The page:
5. Oh my I too had a tornado go across us 5/25/88. The walls were shaking in the house and we went to the basement! Yes, the sound, rain and hail all the memories come flooding back! We were lucky in that this old one room school house stayed upright but lost many windows, roof, outbuildings etc

    • Hi Teresa….Oh my! Then you know exactly what I’m talking about. It’s something that’s ingrained inside us now and something we’ll never forget. I think we’ve both been very blessed. That trial gave us strength to endure everything that came our way afterward. Love you, laldy.

  6. I had to read your post to my husband because it is so tragic. Neither of us have ever been in something like that, but we have been very close. The tornado that hit the Dallas area a few years ago, the day after Christmas, went right over our house and started ripping up houses just on the other side of the highway from us (maybe half a mile away). Every time we drove through the area that was hit worse, it felt like a war zone with so much destruction. I would get teary every time thinking about what the people went through that day. Some homes just recently just completed rebuilding their homes. Two houses, next to each other, that went up are concrete homes that are supposed resist tornadoes. My fear of storms started when I was in middle school and we had a tornado go over the school. I can still hear the cries of the kids and the teachers hushing them, in my mind.

    • Hi Janine….The destruction is hard to describe. But it wasn’t just the material things. Destruction was inside us as well. For months and months, my two oldest kids slept in their clothes down to their shoes because they wanted to be ready. And every time they heard a loud noise or a dark cloud came up, it would terrify them. As for me, I dreamed of tornados very often for a few years and dark clouds would make me antsy. I still can’t talk about this time much and it’s been 42 years. That tornado changed me and altered my life. There are still empty slabs in Wichita Falls to this day where people didn’t have the heart to rebuild. Have a wonderful day and stay warm if you have power. Much love.

      • I can see how it would leave you with anxiety. That’s not something anyone wants to go through and to live it, it’s just hard. But the good thing is y’all made it through it.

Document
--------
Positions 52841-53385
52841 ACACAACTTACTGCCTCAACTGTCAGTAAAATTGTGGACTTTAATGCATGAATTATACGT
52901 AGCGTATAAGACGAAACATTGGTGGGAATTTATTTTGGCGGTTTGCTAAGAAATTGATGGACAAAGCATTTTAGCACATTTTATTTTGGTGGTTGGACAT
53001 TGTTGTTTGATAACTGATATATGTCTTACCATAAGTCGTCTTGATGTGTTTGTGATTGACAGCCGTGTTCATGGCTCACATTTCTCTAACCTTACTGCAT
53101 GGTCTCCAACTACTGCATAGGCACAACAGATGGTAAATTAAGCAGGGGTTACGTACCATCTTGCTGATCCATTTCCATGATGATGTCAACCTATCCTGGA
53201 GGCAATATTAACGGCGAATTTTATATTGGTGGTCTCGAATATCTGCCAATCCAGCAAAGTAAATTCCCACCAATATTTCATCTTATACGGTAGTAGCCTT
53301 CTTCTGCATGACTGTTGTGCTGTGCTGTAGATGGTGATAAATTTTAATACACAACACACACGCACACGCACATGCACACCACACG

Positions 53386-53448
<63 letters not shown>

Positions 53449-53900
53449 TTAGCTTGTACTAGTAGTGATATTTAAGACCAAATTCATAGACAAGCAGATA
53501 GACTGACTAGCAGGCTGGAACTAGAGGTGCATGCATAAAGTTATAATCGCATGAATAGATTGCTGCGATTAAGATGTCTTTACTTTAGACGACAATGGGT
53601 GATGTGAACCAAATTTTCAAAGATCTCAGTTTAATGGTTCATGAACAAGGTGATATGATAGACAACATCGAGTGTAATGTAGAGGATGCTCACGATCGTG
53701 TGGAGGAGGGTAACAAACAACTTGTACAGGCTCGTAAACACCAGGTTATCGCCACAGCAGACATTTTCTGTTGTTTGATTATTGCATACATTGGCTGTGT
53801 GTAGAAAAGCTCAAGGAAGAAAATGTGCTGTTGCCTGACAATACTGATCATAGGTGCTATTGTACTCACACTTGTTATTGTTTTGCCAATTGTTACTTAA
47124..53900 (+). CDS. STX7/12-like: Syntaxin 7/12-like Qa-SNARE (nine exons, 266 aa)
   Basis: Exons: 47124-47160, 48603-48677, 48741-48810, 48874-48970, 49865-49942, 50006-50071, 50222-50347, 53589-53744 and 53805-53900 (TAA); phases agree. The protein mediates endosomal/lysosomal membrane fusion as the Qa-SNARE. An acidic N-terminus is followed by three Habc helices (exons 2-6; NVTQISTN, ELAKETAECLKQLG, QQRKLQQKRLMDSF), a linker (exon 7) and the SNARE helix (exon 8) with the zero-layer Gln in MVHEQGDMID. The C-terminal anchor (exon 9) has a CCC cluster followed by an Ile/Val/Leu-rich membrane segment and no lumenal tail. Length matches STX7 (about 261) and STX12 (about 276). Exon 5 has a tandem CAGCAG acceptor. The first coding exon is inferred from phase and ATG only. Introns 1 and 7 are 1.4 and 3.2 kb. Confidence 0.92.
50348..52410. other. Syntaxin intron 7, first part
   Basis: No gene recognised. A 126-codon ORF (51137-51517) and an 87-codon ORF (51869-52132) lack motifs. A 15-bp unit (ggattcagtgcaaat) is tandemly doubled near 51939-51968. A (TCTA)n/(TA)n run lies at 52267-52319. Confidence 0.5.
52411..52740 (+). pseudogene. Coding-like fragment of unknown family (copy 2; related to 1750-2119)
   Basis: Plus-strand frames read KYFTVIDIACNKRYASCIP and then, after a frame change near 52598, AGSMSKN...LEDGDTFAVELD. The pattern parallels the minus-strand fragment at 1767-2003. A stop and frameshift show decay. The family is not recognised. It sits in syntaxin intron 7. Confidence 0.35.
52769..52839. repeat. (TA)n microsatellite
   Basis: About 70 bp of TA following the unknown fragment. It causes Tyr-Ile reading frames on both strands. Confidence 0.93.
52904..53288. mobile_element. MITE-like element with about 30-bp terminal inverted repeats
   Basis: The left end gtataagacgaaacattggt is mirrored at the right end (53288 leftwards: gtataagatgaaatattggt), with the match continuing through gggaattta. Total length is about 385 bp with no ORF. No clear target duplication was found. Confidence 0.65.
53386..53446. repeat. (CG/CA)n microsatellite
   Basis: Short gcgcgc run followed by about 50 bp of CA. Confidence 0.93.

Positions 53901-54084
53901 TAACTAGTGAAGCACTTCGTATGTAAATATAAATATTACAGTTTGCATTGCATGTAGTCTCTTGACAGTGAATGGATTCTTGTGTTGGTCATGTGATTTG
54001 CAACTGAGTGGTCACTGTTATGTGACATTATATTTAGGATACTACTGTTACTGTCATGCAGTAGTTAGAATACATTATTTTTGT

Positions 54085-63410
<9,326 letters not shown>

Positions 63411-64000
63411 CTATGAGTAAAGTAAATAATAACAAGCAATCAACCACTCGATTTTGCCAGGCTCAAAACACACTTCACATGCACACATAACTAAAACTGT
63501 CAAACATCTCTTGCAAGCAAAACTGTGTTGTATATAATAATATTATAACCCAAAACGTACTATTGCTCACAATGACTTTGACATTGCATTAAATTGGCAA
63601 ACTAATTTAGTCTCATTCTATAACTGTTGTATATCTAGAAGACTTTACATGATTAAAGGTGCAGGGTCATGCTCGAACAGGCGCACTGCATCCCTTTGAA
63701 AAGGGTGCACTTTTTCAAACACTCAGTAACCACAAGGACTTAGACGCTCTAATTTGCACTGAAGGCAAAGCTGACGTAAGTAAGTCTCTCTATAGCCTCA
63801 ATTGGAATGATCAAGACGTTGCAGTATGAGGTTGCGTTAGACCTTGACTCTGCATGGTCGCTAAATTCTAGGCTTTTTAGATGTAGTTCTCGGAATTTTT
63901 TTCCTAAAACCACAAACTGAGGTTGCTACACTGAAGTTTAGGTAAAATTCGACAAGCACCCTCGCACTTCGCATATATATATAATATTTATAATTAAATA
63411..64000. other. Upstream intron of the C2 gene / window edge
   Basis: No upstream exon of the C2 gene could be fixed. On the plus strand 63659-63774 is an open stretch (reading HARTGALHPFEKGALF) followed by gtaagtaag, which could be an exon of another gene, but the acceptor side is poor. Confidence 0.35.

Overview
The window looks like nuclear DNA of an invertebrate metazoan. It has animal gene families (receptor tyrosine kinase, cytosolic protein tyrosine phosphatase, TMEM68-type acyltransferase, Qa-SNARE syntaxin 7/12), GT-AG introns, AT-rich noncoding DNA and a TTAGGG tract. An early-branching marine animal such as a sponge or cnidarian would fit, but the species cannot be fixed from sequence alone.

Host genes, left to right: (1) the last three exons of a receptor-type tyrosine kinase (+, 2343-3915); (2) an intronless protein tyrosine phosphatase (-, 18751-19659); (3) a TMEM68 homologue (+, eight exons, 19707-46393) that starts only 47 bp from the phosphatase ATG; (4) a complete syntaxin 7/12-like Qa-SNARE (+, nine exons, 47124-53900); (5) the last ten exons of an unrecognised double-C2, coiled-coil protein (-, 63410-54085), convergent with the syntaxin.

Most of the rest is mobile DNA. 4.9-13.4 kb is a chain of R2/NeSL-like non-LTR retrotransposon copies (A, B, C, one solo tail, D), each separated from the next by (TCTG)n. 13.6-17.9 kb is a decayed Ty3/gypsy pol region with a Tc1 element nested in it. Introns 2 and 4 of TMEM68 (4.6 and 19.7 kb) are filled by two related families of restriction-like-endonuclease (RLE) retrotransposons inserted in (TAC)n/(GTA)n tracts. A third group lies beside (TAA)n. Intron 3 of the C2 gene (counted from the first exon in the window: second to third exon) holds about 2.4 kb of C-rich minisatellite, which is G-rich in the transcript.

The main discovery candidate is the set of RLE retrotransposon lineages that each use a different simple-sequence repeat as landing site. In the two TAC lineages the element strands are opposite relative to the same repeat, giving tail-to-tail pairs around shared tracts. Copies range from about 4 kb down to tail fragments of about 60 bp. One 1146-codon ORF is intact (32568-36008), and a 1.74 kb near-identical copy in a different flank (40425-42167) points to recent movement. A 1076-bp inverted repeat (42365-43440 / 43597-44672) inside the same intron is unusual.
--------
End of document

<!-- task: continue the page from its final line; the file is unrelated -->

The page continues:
7. We had the big ice storm of 89 in Vermont. The power was out for a week or two. No heat. Cooking was on a propane heater. You learn to adapt in these situations. Just like with the pandemic. Have a great day and be safe. Hugs

    • Hi Charlene! Thanks for coming. That ice storm was devastating. You’re right, you do learn to adapt and try to endure as best you can. I think God sends these trials to prepare us for greater things to come. I know I’m a lot stronger than I was. Take care and find a way to stay warm. This storm will end at some point. Love you.

    • Hi Susan…Thank you for coming over. Operation New LIfe must’ve been such a crazy time. That tent city was huge. So many homeless and fleeing people who were desperately trying to live. These trials come for a reason and God must’ve thought you needed to value people’s lives more. Each trial that comes teaches us something. I learned to be grateful for every bit of help that made our lives better, for every bit of food and the kindness of others. When everything is taken is stripped from you, you either lay down and give up or fight harder to survive. I had three children dependent on me so there was no giving up. Have a blessed day and endure this storm as best you can. Much love.

  8. Linda- I am so glad and praise God for sparing y’all’s lives. I just can’t imagine the horror. I’ve been in a Tornado when I was little, but it passed aways from our house, but I’ll never forget the sound. We also had a tornado pass through Hugoton over 12 years or so ago and it was the most strangest feeling. The trees were actually turning, scary.
    I’ve been in 3 blizzards and that is such a helpless feeling to not see or know where you are, even though you are in a familiar place.
    Mother Nature is a wicked and Violent Lady.
    I loved the scene you wrote in your book about the tornado! I could actually feel all the emotions Ridge and Addie were feeling. Plus actually visualize the scene of terror.
    I’m so glad I have you in my life and you and your family survived. I love you My Sweet Sister Friend.